How many times have you been driving to someplace new in your vehicle – say to a concert – and, as you get closer, you end up following the large group of cars, as you assume they are going to the concert too, and that they know where they’re going?

This phenomenon is called the “herd mentality” and is very common in the animal world. Think of the behavior of the lemming, which will follow a group blindly off a cliff during migratory patterns, even if it means certain death.

Herd mentality also exists in humans. In fact, a study by researchers at Leeds University reported an experiment in which researchers asked a large group to randomly walk around a large hall without speaking to each other. As part of the study, a few volunteers were given specific instructions on where to walk. After a short while, many of the other volunteers followed the ones who appeared to know where they were going. Based on this study, Leeds researchers concluded that it only takes 5 percent of “informed individuals” to influence a group as large as 200 people. The other 95 percent will follow blindly.

Ok, so this may be a little out there but I found it rather amusing and started to think about how this could be applied to business, especially in marketing. The most obvious thing is that, if you can convince enough people within a group to perform a certain behavior, you are bound to have others who follow. Ironically, this practice is one of the hottest trends going right now in marketing. Influencer marketing is when you identify key influencers in your market, audience or industry and then pay them to spread your message through their channels; such as blogs, tweets, Facebook content, or more. Some celebrities make millions with just one Tweet. Think of it as word-of-mouth on steroids. It’s really not anything new. After all, celebrity endorsements were the original influencer in advertising.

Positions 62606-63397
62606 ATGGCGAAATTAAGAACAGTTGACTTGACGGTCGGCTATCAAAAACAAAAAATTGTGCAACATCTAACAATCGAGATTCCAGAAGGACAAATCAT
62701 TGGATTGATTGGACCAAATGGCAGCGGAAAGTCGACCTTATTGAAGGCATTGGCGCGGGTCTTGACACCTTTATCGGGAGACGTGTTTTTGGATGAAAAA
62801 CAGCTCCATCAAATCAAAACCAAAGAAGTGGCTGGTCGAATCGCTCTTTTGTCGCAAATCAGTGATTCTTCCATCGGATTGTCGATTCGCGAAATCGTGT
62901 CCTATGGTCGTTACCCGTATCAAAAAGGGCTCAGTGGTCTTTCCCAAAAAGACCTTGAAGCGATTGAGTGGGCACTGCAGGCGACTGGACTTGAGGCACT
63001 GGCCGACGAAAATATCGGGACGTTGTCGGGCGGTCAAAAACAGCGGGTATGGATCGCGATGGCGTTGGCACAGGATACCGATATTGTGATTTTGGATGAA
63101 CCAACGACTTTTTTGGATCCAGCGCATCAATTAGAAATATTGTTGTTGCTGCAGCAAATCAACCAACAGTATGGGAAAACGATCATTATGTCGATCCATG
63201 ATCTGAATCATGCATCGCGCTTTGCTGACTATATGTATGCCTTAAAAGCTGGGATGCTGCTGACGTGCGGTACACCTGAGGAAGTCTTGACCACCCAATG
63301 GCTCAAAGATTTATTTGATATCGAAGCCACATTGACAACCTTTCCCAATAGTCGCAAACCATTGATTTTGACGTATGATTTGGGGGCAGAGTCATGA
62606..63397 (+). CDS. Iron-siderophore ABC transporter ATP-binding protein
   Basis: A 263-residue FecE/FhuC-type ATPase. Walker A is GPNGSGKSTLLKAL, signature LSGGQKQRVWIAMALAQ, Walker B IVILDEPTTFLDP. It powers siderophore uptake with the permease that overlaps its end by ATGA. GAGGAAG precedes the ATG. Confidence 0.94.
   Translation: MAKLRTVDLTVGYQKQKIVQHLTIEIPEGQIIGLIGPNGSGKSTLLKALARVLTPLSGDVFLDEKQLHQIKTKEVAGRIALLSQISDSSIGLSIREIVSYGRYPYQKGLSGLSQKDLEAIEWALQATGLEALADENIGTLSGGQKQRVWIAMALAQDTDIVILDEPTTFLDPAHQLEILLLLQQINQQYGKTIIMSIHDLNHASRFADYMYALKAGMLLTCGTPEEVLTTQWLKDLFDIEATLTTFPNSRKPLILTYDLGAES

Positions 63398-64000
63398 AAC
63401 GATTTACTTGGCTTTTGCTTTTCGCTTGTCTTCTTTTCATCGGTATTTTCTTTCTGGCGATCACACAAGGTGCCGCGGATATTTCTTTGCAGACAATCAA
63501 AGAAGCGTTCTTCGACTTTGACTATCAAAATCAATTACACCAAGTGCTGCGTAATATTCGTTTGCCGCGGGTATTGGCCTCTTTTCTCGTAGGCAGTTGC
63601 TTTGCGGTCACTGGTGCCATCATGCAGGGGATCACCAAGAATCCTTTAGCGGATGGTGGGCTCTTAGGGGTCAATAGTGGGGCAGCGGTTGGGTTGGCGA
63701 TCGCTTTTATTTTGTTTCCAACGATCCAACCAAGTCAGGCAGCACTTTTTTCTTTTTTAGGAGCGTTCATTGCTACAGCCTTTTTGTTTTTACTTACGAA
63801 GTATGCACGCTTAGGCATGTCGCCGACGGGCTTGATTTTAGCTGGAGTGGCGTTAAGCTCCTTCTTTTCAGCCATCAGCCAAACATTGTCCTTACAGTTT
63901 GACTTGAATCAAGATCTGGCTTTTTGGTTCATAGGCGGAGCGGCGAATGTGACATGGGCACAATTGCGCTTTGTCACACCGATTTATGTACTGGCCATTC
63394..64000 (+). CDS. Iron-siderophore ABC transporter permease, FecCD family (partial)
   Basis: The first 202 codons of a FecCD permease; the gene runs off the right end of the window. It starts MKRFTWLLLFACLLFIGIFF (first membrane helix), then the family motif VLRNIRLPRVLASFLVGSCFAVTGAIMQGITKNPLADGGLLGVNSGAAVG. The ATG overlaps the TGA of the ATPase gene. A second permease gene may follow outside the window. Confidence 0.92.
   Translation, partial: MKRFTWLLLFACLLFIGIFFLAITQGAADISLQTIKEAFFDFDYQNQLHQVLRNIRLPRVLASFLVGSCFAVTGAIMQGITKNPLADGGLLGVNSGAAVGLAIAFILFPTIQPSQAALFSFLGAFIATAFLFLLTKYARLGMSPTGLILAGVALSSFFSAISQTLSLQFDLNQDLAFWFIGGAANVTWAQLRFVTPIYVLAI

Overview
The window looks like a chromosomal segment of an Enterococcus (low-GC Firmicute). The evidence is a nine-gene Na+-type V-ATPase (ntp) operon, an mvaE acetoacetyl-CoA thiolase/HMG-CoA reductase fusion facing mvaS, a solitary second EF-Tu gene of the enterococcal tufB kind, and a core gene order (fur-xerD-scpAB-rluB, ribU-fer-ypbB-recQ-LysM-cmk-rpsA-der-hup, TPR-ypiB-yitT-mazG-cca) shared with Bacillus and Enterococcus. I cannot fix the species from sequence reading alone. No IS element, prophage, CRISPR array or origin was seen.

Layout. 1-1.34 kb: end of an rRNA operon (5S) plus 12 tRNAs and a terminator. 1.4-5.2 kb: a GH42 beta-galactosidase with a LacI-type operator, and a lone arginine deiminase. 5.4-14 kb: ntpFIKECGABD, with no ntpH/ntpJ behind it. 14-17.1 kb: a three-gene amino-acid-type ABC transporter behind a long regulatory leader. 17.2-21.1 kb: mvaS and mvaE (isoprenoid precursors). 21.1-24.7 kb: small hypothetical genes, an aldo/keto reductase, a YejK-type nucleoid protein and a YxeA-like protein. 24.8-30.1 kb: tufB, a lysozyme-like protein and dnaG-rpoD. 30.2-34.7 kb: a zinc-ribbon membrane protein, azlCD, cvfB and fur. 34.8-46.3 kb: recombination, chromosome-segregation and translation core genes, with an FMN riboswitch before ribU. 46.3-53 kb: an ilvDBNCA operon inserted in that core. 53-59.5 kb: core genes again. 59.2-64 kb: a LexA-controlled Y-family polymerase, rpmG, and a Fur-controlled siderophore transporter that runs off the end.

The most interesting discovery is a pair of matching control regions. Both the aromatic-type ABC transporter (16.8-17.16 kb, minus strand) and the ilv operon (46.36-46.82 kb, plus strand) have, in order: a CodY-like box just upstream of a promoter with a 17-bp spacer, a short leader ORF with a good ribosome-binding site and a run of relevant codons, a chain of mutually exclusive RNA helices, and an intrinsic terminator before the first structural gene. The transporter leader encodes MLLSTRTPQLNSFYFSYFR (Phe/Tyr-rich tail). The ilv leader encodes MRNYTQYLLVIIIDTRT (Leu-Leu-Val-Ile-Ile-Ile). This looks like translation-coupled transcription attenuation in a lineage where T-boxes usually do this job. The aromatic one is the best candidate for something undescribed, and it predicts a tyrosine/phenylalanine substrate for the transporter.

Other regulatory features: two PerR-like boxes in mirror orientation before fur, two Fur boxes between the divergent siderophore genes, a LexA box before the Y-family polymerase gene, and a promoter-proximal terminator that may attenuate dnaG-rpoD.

However, here is where it gets more interesting: Since the explosion of social media, plenty of everyday people on the street have built large, relevant audiences on social media. They have become influencers in their town, city, industry or social circle.

The trick is to find who these influencers are. You might even have some working in your dealership. Pay close attention to who refers customers to you on a regular basis. If you have regular interactions from individuals on Facebook or Twitter, some of these might qualify. How much weight do you think a prospective customer would give to a blog articles they came across – on someone else’s blog – that told the story of their great experience at your store?

And, how about video testimonials – on other people’s YouTube channels – in the same manner? All of this type of content provides some excellent ways to begin rounding up your magical 5 percent in order to get the other 95 percent to follow their lead and buy a car from you. I mean, they must know what they’re doing, right?

People are an asset that all dealerships have, but seldom leverage. Consider finding ways to identify brand advocates and soliciting them to spread their story of your experience and you may find that others follow their lead.

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